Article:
The gravamen of the petition is that defendant did not treat Mrs. Zipkin properly and as a result she was injured. He mishandled the transference phenomenon, which is a reaction the psychiatrists anticipate and which must be handled properly.

Id. at 761.

We find the reasoning of Zipkin persuasive. The language of the policy, "professional services rendered or which should have been rendered," covers malpractice both of commission and of omission--the rendering of substandard treatment and the failure to render indicated treatment. Medical authorities are nearly unanimous in considering sexual contact between therapist and patient to be malpractice. See Davidson, Psychiatry's Problem with No Name: Therapist-Patient Sex, 37 Am.J.Psychoanalysis 43, 48-49 (1977) ("[I]t is generally agreed that therapist-patient sex is psychologically deleterious for the involved woman patient and is unethical practice for the male practitioner...."); Stone, The Legal Implications of Sexual Activity Between Psychiatrist and Patient, 133 Am.J.Psychiatry 1138, 1139 (1976) ("[T]he experts would ... agree ... that 'there are absolutely no circumstances which permit a psychiatrist to engage in sex with his patient.' All such instances constitute misuse of the transference.").

The American Psychiatric Association has approved annotations to the American Medical Association's Principles of Medical Ethics which are directed specifically to psychiatrists. One of the annotations provides:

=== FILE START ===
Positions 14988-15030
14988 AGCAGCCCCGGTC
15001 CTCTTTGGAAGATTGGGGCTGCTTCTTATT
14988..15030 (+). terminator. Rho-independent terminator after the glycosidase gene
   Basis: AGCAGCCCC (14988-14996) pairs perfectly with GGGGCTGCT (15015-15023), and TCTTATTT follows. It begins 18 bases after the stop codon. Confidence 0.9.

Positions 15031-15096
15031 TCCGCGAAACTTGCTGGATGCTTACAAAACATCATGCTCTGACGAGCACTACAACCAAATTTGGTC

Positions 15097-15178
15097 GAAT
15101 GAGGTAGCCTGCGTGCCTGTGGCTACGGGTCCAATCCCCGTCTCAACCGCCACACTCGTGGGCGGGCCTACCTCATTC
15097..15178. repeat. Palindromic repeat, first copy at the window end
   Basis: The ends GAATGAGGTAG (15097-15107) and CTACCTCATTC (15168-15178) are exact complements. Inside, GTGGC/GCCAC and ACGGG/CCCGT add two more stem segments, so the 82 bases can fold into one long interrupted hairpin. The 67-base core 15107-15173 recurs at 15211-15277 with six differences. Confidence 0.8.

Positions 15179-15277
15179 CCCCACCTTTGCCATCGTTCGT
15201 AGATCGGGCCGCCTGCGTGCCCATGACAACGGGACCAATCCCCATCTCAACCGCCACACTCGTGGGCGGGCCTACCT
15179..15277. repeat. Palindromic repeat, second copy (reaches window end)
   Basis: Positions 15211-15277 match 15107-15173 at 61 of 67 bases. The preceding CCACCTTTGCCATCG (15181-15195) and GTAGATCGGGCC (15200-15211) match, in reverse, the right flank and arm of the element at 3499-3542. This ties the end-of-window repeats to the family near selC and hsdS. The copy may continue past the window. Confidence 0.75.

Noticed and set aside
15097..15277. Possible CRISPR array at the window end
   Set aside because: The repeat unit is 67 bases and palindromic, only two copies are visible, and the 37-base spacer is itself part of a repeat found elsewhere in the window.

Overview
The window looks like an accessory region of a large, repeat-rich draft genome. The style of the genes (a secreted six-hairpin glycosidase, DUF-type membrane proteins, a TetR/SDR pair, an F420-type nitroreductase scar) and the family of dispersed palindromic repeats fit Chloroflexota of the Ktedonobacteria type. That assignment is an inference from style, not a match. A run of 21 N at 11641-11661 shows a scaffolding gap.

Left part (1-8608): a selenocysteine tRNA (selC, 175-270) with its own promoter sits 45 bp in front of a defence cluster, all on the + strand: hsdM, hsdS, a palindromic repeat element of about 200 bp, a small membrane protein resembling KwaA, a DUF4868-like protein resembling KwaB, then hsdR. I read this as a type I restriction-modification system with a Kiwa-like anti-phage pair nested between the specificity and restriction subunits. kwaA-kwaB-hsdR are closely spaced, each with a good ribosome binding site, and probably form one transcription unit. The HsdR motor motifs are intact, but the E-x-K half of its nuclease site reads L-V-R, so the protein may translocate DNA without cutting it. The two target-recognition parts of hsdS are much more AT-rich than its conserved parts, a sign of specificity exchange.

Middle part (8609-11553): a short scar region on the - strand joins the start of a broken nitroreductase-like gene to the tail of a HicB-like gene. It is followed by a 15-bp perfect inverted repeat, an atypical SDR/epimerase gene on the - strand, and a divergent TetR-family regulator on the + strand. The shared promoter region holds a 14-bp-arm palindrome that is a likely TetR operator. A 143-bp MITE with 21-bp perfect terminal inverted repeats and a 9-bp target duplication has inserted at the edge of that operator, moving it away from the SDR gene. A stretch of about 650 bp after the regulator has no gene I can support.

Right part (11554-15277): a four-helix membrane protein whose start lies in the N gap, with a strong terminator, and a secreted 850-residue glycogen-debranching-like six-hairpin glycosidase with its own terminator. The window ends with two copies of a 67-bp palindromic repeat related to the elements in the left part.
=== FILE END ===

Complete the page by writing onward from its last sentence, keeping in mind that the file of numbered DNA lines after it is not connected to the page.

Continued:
The patient may place his trust in his psychiatrist knowing that the psychiatrist's ethics and professional responsibilities preclude him from gratifying his own needs by exploiting the patient. This becomes particularly important because of the essentially private, highly personal, and sometimes intensely emotional nature of the relationship established with the psychiatrist.

The requirement that the physician "conduct himself with propriety in his profession and in all the actions of his life" is especially important in the case of the psychiatrist because the patient tends to model his behavior after that of his therapist by identification. Further, the necessary intensity of the therapeutic relationship may tend to activate sexual and other needs and fantasies on the part of both patient and therapist, while weakening the objectivity necessary for control. Sexual activity with a patient is unethical.